This post is part of an occasional series on health care. Here’s the prologue to the series, which originally preceded the post below.
Here’s a fairly straightforward story from The New York Times from a few days back, reminding us of the fact that immunity from some of the COVID vaccinations is limited in time, and may well require a booster shot.
WASHINGTON — Biden administration health officials increasingly think that vulnerable populations will need booster shots even as research continues into how long the coronavirus vaccines remain effective.
Senior officials now say they expect that people who are 65 and older or who have compromised immune systems will most likely need a third shot from Pfizer-BioNTech or Moderna, two vaccines based on the same technology that have been used to inoculate the vast majority of Americans thus far. That is a sharp shift from just a few weeks ago, when the administration said it thought there was not enough evidence to back boosters yet.
On Thursday, a key official at the Centers for Disease Control and Prevention said the agency is exploring options to give patients with compromised immune systems third doses even before regulators broaden the emergency use authorization for coronavirus vaccines, a step that could come soon for the Pfizer vaccine.
Skipping a bit:
Pfizer’s continuing global study of its clinical trial participants shows that four to six months after the second dose, the vaccine’s effectiveness against symptomatic infection drops from a high of 95 percent to 84 percent, according to the company.
As a (then) full-time hospital worker actively exposed to high concentrations of COVID, I got my second dose of the Pfizer-BioNTech shot on January 6. If the vaccine’s effectiveness definitely drops from 95% to 84% in four to six months, then I’m well past my due date for a booster. Though I’m no longer a full-time hospital worker, I’ve been waiting for twelve weeks now for the paperwork to go through on my bid to work per diem for Hunterdon Medical Center’s OR. Assuming it goes through, I’ll be back in the COVID-intensive environment I previously inhabited. And if it doesn’t go through, I intend to apply to do the same work at a different hospital. So one way or another, I intend to make my way back to hospital work, and (by implication) to re-immerse myself in COVID.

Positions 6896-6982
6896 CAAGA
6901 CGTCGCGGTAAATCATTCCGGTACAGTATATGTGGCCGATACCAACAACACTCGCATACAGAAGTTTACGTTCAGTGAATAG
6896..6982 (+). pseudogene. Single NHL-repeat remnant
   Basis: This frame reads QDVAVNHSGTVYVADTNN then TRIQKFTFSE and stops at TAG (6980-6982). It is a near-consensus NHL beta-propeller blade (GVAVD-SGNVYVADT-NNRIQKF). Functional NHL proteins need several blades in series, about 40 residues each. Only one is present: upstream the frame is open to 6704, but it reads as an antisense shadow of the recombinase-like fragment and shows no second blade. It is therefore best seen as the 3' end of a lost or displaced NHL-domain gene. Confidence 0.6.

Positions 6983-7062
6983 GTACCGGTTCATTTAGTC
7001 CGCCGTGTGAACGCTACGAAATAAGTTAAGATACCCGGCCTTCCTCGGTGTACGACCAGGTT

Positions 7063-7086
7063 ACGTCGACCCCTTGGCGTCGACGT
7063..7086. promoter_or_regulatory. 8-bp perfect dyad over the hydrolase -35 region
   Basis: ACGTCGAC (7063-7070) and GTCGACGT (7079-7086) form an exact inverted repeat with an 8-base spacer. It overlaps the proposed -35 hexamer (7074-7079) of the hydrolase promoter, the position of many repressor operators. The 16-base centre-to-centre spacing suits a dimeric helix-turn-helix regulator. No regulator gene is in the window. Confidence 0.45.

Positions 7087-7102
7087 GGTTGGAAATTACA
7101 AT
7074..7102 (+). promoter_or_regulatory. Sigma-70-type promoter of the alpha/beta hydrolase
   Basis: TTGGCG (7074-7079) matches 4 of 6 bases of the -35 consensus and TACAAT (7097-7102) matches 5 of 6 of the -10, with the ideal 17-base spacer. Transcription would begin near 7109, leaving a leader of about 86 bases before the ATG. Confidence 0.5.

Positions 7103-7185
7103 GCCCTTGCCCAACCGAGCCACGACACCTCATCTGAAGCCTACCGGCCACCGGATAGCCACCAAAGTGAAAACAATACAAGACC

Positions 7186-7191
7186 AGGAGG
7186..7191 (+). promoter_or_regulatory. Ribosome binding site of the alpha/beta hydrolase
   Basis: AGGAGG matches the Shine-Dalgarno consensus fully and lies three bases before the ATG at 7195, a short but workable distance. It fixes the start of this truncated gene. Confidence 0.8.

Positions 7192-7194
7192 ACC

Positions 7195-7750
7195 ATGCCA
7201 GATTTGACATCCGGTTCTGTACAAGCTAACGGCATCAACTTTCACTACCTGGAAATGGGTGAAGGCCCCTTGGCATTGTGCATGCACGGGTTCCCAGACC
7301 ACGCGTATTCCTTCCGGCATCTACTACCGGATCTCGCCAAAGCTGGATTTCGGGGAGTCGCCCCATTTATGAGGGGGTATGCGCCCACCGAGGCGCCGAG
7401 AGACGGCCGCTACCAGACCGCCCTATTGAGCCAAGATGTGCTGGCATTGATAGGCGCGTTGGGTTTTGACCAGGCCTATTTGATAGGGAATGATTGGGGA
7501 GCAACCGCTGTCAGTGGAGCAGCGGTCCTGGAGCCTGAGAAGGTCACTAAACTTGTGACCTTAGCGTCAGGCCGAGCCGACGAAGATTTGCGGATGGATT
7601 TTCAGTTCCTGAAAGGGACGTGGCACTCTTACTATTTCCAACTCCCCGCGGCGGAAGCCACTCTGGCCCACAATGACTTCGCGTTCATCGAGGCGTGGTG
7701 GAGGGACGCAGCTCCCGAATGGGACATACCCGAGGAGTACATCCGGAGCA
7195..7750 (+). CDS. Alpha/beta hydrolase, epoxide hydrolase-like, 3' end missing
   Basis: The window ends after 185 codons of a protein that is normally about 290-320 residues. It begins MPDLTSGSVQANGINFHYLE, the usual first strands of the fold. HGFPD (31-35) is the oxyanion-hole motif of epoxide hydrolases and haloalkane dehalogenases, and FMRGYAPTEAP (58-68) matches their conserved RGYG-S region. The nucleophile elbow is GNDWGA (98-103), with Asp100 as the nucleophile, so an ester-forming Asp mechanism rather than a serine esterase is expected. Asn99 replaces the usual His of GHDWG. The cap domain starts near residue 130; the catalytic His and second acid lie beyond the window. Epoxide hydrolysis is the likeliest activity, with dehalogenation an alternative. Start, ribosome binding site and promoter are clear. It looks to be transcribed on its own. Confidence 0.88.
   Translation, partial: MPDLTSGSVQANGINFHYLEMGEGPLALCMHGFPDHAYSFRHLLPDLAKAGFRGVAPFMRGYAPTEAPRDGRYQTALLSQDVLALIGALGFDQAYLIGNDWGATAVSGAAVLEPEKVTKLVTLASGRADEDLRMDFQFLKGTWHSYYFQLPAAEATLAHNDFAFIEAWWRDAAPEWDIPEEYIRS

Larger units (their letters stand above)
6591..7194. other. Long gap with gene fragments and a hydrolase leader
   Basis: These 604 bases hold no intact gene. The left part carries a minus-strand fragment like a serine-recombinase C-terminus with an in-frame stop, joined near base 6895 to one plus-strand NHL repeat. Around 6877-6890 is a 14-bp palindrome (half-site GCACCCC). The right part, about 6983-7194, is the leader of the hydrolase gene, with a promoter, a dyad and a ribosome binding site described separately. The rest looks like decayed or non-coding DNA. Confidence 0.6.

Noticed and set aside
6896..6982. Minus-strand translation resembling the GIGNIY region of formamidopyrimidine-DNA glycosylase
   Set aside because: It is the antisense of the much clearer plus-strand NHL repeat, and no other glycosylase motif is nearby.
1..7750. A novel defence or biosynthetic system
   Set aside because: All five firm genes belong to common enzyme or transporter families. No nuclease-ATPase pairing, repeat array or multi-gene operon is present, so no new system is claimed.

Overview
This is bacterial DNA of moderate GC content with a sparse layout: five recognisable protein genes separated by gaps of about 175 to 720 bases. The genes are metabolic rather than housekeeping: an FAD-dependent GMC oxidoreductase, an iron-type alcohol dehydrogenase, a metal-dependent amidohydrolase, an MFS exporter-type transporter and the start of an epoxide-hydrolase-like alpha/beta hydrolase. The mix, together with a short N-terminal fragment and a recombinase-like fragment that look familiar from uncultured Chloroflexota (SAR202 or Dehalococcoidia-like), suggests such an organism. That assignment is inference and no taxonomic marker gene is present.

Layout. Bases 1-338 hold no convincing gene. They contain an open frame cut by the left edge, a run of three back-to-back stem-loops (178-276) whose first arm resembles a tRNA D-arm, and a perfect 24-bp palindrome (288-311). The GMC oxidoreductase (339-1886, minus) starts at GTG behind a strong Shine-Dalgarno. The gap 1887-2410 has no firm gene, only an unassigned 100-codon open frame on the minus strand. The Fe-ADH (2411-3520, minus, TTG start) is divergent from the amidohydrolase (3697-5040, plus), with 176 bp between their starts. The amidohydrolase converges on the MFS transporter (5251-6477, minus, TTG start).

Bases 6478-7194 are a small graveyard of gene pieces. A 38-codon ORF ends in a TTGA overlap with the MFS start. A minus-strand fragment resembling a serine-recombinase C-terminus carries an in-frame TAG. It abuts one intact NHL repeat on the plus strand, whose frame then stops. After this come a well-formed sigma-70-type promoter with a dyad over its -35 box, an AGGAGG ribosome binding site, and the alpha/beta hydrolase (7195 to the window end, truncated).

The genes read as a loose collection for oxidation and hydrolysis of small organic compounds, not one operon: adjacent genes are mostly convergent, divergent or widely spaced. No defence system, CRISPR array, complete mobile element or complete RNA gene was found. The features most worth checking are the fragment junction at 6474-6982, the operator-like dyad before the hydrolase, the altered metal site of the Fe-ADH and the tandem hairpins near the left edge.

I agree with Paul Krugman about masking, but he’s wrong about public urination, and wrong to use the laws against it as an analogue of the laws requiring masking in the COVID-19 pandemic:
Relieving yourself in public is illegal in every state. I assume that few readers are surprised to hear this; I also assume that many readers wonder why I feel the need to bring up this distasteful subject. But bear with me: There’s a moral here, and it’s one that has disturbing implications for our nation’s future.
Although we take these restrictions for granted, they can sometimes be inconvenient, as anyone out and about after having had too many cups of coffee can attest. But the inconvenience is trivial, and the case for such rules is compelling, both in terms of protecting public health and as a way to avoid causing public offense. And as far as I know there aren’t angry political activists, let alone armed protesters, demanding the right to do their business wherever they want.